you get an equal number of brine shrimp eggs and put into water baths of different temperatures. You have to keep other variables constant such as oxygen volume of water etc. Then leave for a couple of hours and then record the number of brine shrimp that have hatched. You can calculate the rate they have hatched by using the formula...number of hatched shrimp divded by the number of hours you left them.

    The reason for doing the experiment:
    This experiment shows how an increase in temperature due to global warming can effect animals such as brine shrimp.
    Bear in mind that after a certain temperature the brine shrimp will not hatch because the enzymes substrate complex will be damaged and they will denature. But in general they follow a classic enzyme graph.

    You may have done a similar experiment on seedling growth rate..this is virtually the same but you grow seeds in different temperatures and measure the change in height
    Thank you! What's the optimum temperature they hatch at?
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    (Original post by Sravya)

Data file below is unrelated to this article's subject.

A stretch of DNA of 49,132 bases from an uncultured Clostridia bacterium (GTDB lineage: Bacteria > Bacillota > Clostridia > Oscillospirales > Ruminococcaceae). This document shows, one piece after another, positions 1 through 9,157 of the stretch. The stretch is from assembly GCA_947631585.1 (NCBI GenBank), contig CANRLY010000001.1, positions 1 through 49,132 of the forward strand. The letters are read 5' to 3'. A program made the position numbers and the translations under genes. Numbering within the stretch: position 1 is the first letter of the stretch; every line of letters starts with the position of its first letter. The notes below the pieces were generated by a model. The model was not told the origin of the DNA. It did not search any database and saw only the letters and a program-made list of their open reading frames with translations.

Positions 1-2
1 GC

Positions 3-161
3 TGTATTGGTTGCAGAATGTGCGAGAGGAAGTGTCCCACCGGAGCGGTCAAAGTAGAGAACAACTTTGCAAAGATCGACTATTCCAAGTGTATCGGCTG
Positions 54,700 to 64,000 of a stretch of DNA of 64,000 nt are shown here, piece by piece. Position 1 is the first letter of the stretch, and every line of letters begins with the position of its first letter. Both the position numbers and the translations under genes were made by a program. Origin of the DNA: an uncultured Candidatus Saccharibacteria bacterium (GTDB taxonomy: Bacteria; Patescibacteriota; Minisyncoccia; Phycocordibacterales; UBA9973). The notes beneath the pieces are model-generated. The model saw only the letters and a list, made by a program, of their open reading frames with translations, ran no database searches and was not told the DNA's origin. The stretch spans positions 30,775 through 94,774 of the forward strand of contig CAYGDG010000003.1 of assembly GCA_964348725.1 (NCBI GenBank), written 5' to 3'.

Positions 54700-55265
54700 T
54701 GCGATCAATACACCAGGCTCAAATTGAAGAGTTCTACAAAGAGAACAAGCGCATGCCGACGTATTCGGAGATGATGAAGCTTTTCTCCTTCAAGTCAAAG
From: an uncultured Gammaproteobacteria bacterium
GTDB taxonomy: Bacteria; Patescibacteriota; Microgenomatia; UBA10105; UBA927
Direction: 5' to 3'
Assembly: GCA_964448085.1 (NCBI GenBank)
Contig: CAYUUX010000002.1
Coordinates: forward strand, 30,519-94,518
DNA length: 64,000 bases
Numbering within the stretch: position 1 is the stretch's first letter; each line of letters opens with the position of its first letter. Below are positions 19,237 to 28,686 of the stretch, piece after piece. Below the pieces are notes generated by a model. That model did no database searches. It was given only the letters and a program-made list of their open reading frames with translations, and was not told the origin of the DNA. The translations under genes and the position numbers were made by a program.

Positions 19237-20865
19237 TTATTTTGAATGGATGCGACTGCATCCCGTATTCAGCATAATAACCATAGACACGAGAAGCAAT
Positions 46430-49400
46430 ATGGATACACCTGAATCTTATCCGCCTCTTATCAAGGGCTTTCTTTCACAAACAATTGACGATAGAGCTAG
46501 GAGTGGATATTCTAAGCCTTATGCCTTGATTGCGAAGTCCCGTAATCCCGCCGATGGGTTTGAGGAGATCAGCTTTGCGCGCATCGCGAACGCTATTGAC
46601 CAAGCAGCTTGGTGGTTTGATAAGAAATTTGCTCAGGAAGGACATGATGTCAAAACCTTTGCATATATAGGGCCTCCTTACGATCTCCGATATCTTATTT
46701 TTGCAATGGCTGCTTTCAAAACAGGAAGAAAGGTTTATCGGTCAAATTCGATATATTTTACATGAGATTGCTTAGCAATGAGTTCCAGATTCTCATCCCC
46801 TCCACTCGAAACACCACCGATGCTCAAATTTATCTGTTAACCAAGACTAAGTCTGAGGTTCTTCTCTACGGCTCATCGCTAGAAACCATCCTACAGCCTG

do we need to know about the different types of reproductive barriers.. I have loads of notes on it but its no where in the syllabus that we need to know the different types
    I think you do in the sense that they can literally give you any setting that the species are in, so you need to be able to apply it!
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    (Original post by nukethemaly)
    Thank you! What's the optimum temperature they hatch at?
    I think its 30 degrees but dont quote me..but i dont think you need to know it
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    (Original post by Sravya)
    Wha are the argumens against global warming? In terms of why CO2 and Methane dont contribute?

    Also what is a classic answer for speciation have to include?
    I always write geographical isolation, leads to different environmental conditions thus there are increased selective pressures which leads to mutations so that you can adapt and breed therefore survive. If mutation is beneficial it is passed onto the offspring, Which leads to a change in allele frequencies in the different gene pools. This means there is reproductive isolation and a restricted gene flow therefor speciation.
    Yep, yours is correct, I write this:
    Speciation: